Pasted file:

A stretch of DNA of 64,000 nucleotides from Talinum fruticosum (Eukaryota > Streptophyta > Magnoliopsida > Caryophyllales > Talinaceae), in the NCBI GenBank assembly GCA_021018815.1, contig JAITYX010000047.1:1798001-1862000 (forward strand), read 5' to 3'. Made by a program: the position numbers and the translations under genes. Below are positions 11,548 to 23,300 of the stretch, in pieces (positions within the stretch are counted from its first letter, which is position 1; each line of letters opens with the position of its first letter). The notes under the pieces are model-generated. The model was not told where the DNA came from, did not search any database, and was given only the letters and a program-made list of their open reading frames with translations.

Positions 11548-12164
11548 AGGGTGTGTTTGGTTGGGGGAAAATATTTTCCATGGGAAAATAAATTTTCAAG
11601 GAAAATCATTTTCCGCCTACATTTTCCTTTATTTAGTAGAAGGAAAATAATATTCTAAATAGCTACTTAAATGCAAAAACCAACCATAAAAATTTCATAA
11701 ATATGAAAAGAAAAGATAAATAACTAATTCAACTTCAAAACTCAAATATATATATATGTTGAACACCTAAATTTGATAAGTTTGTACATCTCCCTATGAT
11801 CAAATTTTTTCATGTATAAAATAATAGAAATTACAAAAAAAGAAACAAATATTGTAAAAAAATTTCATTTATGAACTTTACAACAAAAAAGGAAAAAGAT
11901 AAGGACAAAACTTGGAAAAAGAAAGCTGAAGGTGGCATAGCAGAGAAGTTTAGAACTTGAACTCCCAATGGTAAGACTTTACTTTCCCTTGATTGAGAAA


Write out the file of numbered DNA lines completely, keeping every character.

A stretch of DNA of 64,000 nucleotides from Talinum fruticosum (Eukaryota > Streptophyta > Magnoliopsida > Caryophyllales > Talinaceae), in the NCBI GenBank assembly GCA_021018815.1, contig JAITYX010000047.1:1798001-1862000 (forward strand), read 5' to 3'. Made by a program: the position numbers and the translations under genes. Below are positions 11,548 to 23,300 of the stretch, in pieces (positions within the stretch are counted from its first letter, which is position 1; each line of letters opens with the position of its first letter). The notes under the pieces are model-generated. The model was not told where the DNA came from, did not search any database, and was given only the letters and a program-made list of their open reading frames with translations.

Positions 11548-12164
11548 AGGGTGTGTTTGGTTGGGGGAAAATATTTTCCATGGGAAAATAAATTTTCAAG
11601 GAAAATCATTTTCCGCCTACATTTTCCTTTATTTAGTAGAAGGAAAATAATATTCTAAATAGCTACTTAAATGCAAAAACCAACCATAAAAATTTCATAA
11701 ATATGAAAAGAAAAGATAAATAACTAATTCAACTTCAAAACTCAAATATATATATATGTTGAACACCTAAATTTGATAAGTTTGTACATCTCCCTATGAT
11801 CAAATTTTTTCATGTATAAAATAATAGAAATTACAAAAAAAGAAACAAATATTGTAAAAAAATTTCATTTATGAACTTTACAACAAAAAAGGAAAAAGAT
11901 AAGGACAAAACTTGGAAAAAGAAAGCTGAAGGTGGCATAGCAGAGAAGTTTAGAACTTGAACTCCCAATGGTAAGACTTTACTTTCCCTTGATTGAGAAA